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S & H Concert Review

Handel, ‘Saul’ Gabrieli Consort and Players, Paul McCreesh, Barbican Hall, Sunday October 13th 2002 (ME)

 

‘Saul’ is one of Handel’s greatest and most – loved works, containing some of his most moving and uplifting music and subtle characterization. Since ‘Seen and Heard’ were not provided with a Press ticket for the performance (the Scholl effect. Ed), one assumes that there won’t be any desperate anxiety to read what we have to say, but it’s interesting that the last concert for which it was not possible to give me a Press ticket was also by this group, at the Lincoln Centre in New York in August – on that occasion, I was almost glad that I had had to get my own seat, since it removed from me the obligation to review a performance of ‘Esther’ of such stultifying tedium that I had great difficulty in staying awake. That this ‘Saul’ was not at that level of dreariness was mainly due to the presence of Andreas Scholl as David. As for much of the rest, I could not possibly sum it up better than an acquaintance who accosted me at the interval; ‘What do I think of it? Put a rocket up the conductor’s backside, and shoot the tenor, that’s what.’

Of course, if you put five Early Music devotees in a room and throw a few bits of Handel at them, they will happily scrap for hours on end about tempi, tempi and…er…tempi. Some love ‘em slow, some love ‘em fast, and this performance must have been just Heaven for those who like the former; indeed, one musical friend said afterwards ‘I do like the relaxed pace.’ Well, I don’t, and this pace was so relaxed as to stray into the comatose. The opening Symphony did not lack drive, and harboured some hopes during parts of it, but it kept slipping back into the turgid. McCreesh directed playing of reasonable accuracy but with some waywardness of ensemble at times, and the overall level of the performance was not always raised by the chorus, who sometimes took me back to the sort of well-meaning but raggedy singing in which I used to participate as a student.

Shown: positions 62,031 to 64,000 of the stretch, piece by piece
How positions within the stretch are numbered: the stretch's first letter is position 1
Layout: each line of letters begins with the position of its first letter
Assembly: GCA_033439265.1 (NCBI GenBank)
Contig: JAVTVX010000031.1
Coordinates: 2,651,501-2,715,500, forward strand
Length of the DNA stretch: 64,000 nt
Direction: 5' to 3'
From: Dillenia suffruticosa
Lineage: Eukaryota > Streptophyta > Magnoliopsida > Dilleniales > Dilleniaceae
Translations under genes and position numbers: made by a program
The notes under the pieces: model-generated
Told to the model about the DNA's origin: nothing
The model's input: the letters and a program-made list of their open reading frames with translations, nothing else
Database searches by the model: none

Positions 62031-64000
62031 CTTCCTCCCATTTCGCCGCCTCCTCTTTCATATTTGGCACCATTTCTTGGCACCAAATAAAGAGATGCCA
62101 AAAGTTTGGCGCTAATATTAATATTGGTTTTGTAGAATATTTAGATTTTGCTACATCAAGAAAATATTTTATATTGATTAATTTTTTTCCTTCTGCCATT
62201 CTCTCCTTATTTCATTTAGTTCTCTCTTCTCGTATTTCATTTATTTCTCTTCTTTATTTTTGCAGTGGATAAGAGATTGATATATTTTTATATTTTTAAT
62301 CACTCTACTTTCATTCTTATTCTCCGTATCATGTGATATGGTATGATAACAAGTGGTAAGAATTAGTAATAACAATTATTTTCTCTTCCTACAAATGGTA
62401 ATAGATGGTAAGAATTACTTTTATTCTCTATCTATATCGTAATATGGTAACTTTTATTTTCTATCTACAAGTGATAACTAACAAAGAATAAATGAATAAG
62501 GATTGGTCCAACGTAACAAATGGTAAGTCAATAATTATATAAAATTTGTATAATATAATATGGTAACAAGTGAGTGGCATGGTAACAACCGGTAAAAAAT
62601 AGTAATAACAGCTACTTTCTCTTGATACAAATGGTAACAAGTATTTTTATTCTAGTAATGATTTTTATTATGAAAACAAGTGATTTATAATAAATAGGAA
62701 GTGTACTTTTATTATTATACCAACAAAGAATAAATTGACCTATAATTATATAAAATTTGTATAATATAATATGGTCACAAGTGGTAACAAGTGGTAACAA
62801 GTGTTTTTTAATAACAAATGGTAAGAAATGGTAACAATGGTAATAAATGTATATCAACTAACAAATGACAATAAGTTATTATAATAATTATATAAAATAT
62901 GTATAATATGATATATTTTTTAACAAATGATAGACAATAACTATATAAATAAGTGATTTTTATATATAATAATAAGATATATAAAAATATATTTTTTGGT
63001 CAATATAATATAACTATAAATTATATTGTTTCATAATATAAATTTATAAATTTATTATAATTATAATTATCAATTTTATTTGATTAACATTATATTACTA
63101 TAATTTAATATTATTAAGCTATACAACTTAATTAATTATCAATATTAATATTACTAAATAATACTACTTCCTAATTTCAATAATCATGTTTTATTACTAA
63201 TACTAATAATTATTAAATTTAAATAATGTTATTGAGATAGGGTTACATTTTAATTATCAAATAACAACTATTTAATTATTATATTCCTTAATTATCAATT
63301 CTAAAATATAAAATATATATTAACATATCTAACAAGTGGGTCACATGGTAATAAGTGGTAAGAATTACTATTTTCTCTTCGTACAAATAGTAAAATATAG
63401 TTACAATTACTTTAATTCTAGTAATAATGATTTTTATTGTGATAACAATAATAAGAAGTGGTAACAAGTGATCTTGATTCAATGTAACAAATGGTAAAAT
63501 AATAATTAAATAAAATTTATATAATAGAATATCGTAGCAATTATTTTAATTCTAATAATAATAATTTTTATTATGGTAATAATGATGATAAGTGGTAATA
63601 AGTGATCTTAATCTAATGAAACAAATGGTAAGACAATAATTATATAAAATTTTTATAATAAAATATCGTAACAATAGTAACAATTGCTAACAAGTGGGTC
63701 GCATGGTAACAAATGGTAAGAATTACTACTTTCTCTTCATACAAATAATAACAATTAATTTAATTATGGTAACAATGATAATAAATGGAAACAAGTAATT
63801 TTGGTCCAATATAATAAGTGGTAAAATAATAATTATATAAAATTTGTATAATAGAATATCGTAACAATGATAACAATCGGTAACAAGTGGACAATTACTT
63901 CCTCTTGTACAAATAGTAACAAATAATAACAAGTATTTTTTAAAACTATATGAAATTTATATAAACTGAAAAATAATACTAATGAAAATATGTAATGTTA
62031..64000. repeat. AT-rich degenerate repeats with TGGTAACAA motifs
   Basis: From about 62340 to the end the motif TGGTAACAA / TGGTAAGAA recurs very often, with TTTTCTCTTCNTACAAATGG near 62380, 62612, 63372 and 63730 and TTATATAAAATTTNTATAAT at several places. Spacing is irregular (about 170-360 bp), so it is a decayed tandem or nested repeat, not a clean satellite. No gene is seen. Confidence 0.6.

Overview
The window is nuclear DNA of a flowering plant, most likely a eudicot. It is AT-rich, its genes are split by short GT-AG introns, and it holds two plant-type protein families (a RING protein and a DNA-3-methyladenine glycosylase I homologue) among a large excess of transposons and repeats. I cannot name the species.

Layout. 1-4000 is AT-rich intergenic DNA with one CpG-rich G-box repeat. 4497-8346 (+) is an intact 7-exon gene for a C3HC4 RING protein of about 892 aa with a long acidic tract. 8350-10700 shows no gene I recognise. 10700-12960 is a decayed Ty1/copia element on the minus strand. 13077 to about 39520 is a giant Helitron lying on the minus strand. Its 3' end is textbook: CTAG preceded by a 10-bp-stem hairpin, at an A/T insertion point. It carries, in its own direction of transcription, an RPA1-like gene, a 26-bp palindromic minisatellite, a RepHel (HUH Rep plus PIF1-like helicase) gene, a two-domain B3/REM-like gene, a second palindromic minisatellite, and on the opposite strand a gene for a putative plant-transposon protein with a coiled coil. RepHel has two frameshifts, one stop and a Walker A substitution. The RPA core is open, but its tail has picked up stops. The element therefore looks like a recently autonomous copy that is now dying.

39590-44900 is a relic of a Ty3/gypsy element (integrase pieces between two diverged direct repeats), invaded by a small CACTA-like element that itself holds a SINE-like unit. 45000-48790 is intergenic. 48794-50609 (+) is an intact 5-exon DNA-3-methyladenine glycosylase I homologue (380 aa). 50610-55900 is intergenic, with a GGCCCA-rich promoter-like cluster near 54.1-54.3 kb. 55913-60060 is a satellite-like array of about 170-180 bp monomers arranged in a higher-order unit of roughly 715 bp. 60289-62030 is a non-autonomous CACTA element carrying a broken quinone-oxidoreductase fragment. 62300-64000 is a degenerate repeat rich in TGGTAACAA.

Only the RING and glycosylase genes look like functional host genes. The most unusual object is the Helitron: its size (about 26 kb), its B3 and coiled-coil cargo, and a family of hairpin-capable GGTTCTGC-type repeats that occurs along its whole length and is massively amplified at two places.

The solo parts were taken with varying degrees of vocal beauty, although it must be said that all of them gave full weight to the dramatic import of their roles. Susan Gritton brought out all Merab’s haughtiness in her demeanour and her singing was fluent and expressive, although it has to be said that hers is not really a Handel voice, and some of her faster passages were rather smudged. Nancy Argenta’s certainly is a Handel voice, and she gave a touchingly affecting portrayal of Micah, despite some understandable tentativeness – she was replacing Deborah York at short notice. Saul himself was sung by Neal Davies who blustered convincingly as the fallible king, producing some elegant singing in his short arias, and the small but significant part of Samuel was impressively taken by Jonathan Arnold.